Shortlisted for Harper's Bazaar Book of the Year 2019 A Guardian, Spectator and Mail on Sunday Book of the Year 2018 'A lyrical portrait of a fast-vanishing way of life . . . Thompson is a terrific writer' New Statesman Laura Thompson's grandmother Violet was one of the great landladies. Born in a London pub, she became the first woman to be given a publican's licence in her own name and, just as pubs defined her life, she seemed in many ways to embody their essence. Laura spent part of her childhood in Violet's Home Counties establishment, mesmerised by her gift for cultivating the mix of cosiness and glamour that defined the pub's atmosphere, making it a unique reflection of the national character. Her memories of this time are just as intoxicating: beer and ash on the carpets in the morning, the deepening rhythms of mirth at night, the magical brightness of glass behind the bar... Through them Laura traces the story of the English pub, asking why it has occupied such a treasured position in our culture. But even Violet, as she grew older, recognised that places like hers were a dying breed, and Laura also considers the precarious future they face. Part memoir, part social history, part elegy, The Last Landlady pays tribute to an extraordinary woman and the world she epitomised.Author:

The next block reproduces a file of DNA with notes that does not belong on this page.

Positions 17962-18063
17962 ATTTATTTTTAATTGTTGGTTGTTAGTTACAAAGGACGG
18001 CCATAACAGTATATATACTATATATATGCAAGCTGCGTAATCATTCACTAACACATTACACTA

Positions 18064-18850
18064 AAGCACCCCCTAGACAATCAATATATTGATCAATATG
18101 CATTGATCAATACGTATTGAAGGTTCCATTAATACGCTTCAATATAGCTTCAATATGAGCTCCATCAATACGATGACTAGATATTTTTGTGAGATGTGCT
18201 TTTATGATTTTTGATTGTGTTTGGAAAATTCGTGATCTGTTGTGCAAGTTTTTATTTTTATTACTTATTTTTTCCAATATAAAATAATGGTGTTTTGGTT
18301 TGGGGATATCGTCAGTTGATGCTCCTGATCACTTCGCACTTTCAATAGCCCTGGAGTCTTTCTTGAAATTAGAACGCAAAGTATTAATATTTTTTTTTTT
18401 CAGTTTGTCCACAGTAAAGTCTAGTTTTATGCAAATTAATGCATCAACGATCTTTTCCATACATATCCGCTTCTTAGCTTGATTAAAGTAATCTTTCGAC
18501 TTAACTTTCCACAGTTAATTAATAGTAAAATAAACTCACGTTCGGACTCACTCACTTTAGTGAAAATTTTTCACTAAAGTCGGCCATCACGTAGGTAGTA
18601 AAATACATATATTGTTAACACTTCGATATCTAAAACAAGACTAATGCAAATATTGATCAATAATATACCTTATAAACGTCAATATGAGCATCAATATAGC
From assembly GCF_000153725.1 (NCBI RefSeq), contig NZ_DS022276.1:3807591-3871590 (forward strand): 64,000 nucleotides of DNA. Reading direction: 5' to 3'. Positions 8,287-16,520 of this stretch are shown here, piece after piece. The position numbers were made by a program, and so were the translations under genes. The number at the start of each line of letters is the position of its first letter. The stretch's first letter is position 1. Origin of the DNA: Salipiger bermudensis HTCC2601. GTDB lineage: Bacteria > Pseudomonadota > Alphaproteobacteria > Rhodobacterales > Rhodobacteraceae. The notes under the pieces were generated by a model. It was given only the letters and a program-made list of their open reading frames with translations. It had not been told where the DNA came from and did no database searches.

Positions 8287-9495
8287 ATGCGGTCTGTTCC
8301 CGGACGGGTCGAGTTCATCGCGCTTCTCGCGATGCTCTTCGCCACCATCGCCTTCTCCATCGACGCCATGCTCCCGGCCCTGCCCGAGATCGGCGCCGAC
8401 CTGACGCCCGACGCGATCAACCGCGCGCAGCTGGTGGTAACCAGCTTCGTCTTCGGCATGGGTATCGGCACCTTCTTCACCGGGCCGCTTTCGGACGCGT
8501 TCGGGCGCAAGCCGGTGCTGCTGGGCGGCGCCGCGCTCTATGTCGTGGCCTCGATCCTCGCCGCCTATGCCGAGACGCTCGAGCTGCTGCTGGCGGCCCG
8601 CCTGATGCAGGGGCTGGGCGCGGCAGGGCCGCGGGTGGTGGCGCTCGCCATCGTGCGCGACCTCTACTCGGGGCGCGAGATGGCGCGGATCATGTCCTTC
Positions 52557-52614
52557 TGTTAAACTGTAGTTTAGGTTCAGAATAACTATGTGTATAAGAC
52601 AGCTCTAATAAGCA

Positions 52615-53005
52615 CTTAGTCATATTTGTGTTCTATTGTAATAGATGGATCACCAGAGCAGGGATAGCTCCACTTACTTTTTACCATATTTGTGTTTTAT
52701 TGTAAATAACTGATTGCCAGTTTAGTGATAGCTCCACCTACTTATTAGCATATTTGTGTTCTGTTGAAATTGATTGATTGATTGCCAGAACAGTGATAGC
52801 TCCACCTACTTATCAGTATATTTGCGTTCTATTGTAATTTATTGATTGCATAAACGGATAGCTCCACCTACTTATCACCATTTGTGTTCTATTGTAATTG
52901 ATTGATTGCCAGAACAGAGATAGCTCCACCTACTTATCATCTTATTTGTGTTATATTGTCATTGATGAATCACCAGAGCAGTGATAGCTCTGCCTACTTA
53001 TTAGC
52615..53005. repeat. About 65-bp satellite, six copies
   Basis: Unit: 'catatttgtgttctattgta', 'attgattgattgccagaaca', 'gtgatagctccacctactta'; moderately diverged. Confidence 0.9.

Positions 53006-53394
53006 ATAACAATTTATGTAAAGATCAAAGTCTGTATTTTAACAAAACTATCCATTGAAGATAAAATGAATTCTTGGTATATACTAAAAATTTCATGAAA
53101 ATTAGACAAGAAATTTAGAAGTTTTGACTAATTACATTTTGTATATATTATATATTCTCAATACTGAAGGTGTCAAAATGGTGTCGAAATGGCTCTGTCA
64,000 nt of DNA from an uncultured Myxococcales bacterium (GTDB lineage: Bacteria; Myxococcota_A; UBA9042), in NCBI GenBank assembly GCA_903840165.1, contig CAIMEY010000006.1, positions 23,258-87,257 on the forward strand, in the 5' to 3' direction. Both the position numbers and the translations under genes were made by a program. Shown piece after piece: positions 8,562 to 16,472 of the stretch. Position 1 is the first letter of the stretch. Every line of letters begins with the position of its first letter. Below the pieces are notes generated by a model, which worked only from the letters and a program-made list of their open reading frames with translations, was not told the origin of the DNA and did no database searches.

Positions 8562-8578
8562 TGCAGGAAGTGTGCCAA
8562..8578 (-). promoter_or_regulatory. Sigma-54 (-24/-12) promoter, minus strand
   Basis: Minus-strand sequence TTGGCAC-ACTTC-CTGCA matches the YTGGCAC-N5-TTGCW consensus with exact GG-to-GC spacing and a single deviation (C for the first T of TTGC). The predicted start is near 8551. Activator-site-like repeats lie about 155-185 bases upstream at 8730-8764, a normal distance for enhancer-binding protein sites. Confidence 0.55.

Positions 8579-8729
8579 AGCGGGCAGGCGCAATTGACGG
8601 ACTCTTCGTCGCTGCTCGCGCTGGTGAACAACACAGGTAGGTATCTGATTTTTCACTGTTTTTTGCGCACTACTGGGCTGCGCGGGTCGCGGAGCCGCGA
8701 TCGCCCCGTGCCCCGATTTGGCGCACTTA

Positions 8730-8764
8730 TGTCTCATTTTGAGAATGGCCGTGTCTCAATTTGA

7.50h x 5.00w x 0.90dISBN:
9781783528455Review Citation(s): Kirkus Reviews
About the Author
Laura Thompson read English at Oxford. Her first book, The Dogs, won the Somerset Maugham Award. While living in Newmarket she wrote two books about horse racing, followed by a biography of Nancy Mitford (reissued 2019), a major study of Agatha Christie and a book about Lord Lucan. The Six, a group biography of the Mitford sisters, published in the US in 2016, was a New York Times bestseller. Her most recent book, Rex v Edith Thompson, was shortlisted for a CWA Gold Dagger award, and her biography of Agatha Christie - recently published in the US - was nominated for a 2019 Edgar Allan Poe Award.